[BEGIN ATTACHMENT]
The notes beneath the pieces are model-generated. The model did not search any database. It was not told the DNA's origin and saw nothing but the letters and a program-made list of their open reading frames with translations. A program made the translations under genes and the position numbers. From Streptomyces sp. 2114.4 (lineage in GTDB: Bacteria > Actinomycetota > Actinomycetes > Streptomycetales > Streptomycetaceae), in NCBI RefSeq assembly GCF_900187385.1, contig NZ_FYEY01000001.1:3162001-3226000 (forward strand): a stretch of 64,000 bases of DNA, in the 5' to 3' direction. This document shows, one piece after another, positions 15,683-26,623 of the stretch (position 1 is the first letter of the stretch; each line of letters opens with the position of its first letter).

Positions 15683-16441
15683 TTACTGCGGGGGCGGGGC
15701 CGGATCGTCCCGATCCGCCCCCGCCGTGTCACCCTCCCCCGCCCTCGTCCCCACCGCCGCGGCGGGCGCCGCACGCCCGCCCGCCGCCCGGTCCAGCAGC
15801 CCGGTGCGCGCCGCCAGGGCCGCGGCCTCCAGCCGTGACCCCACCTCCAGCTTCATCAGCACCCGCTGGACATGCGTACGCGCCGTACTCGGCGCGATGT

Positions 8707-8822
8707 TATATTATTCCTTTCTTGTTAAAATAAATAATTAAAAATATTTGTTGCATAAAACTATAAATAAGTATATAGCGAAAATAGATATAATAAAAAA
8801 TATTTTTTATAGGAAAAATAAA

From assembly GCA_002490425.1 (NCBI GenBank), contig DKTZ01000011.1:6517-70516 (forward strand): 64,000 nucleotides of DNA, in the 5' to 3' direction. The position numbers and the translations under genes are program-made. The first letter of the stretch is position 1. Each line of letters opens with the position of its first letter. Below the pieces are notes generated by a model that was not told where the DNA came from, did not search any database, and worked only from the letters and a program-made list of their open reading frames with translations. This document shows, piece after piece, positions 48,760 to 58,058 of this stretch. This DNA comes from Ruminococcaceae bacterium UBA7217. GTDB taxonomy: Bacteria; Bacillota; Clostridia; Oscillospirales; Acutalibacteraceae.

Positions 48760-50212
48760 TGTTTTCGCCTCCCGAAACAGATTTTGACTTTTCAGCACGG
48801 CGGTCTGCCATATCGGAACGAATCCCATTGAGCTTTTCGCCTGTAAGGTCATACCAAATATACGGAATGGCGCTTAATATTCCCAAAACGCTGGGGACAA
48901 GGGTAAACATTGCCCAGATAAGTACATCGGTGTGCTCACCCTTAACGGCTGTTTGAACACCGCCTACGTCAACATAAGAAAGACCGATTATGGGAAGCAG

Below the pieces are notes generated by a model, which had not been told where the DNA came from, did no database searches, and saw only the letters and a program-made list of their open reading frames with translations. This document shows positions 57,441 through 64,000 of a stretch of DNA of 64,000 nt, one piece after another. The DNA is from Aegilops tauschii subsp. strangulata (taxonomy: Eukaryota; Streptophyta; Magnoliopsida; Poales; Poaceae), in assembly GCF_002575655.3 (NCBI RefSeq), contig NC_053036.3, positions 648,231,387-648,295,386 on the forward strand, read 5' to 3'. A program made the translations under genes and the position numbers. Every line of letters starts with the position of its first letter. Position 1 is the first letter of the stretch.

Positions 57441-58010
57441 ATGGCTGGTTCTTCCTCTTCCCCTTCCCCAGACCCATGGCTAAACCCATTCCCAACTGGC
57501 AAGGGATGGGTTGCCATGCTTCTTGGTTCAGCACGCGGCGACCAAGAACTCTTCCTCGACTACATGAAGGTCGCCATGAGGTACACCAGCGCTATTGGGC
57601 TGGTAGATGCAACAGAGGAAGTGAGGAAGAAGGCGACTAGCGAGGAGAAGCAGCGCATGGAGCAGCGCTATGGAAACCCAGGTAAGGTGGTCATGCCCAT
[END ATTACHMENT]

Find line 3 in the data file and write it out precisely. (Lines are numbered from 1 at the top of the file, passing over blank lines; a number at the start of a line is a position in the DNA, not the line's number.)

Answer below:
15683 TTACTGCGGGGGCGGGGC